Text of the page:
Speed might not be the only way to win in the marketplace, but it sure does help. Companies are discovering that the element of speed—in decision making, delivering products and services, and communicating is one of the few bastions of competitive advantage still remaining.
Zero latency is the process of removing/reducing the time between an event and action. Those companies that can react and respond to changing market conditions faster than competitors (in a value creating manner) usually end up the first to the lunch table.
Amazon is a great case study of a company pursuing zero latency wherever possible.
Take for example Amazon’s initiative to roll out new warehouses on a global basis to compete with retailers. Currently on Amazon.com, when a customer orders a product they have shipping options including overnight delivery. However, if new warehouses are closer to customers, it’s feasible for Amazon to offer same-day shipping (by 4pm). This of course will put pressure on brick and mortar retailers that currently have the advantage of “get it right now”.
Amazon has also worked out this “time to value” concept with cloud computing solutions. In the past, if a particular company wanted to acquire hardware/software solutions, it was necessary to negotiate with vendors, sign contracts, and get products shipped, installed and turned on. Such a process could take anywhere from two weeks to two months or more. With cloud computing, it’s now a lot easier to acquire similar capabilities from Amazon Web Services with just a credit card and a checkbox for the customer agreement for use of services. With cloud computing, the time between event (the need for IT solutions) and action (gaining IT solutions) is down from weeks to minutes.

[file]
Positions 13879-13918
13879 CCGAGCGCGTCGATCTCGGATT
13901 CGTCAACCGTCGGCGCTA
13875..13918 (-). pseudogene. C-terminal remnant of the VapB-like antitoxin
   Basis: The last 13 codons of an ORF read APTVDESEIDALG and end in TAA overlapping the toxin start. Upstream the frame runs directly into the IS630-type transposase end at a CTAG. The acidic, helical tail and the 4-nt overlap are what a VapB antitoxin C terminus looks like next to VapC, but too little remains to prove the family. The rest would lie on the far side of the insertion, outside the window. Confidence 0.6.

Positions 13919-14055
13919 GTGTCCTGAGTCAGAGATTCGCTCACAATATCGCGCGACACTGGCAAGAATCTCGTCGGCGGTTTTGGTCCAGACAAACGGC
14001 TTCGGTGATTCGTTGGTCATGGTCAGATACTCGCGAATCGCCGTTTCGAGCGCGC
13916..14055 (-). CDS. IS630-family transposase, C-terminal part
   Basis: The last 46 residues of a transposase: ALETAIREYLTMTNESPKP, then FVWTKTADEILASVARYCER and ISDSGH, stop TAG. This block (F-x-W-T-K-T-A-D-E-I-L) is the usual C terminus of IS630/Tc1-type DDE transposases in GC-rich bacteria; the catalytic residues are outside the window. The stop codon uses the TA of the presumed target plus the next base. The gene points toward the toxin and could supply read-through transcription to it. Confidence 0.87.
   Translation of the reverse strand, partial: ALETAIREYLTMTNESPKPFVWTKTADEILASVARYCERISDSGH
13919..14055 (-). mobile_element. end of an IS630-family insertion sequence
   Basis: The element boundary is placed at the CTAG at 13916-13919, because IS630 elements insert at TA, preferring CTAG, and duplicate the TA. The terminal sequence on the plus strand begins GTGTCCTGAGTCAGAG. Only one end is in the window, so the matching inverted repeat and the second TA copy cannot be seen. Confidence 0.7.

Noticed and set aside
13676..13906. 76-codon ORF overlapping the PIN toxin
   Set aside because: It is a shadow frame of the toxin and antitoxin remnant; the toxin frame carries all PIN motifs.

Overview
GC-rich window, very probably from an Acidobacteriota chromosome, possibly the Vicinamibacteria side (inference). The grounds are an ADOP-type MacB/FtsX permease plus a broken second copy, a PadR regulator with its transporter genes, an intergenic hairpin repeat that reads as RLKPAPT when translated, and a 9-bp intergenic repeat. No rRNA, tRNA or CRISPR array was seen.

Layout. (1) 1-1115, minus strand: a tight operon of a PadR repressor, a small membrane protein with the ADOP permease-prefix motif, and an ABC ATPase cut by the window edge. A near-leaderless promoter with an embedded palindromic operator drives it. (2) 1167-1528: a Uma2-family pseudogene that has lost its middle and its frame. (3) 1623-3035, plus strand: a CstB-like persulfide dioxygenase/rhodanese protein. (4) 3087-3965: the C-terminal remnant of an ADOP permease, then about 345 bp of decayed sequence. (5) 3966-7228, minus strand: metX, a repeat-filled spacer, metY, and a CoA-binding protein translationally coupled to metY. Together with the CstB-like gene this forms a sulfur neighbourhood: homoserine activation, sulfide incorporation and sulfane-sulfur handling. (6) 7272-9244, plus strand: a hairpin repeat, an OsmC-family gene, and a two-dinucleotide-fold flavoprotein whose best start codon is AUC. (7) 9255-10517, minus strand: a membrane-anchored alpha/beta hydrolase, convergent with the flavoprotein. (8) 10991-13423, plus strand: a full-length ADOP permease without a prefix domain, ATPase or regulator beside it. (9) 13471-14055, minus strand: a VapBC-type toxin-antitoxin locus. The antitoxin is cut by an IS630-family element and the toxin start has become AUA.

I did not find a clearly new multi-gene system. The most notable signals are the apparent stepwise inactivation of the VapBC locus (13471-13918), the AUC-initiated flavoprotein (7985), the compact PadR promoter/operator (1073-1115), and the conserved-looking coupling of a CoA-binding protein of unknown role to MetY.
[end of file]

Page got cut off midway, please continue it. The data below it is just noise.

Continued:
High frequency trading is another area where speed equals advantage. With this mode of trading, the key for hedge funds and investment banks is to co-locate servers at stock exchanges to reduce the roundtrip time needed to complete an equity trade. Now traders are competing with faster machines, better algorithms and faster pipes into stock exchanges. In a field where trades are made in microseconds, those who can trade faster than others gain significant advantage to the tune of millions of dollars.
Of course, there’s also a downside to speed. As business processes are cut and paste to reduce steps, and decisions are made faster and faster (nearing the speed of light) it’s much easier to make mistakes. And when mistakes are made (see Knight Capital), there is little to no time to correct them.
Speed wins, but there’s definitely a careful balance between winning (too) fast and losing slow. The key for each business is to find that balance and discover areas where customer needs aren’t being met, then work to reduce the time between event and value to as close to zero as possible.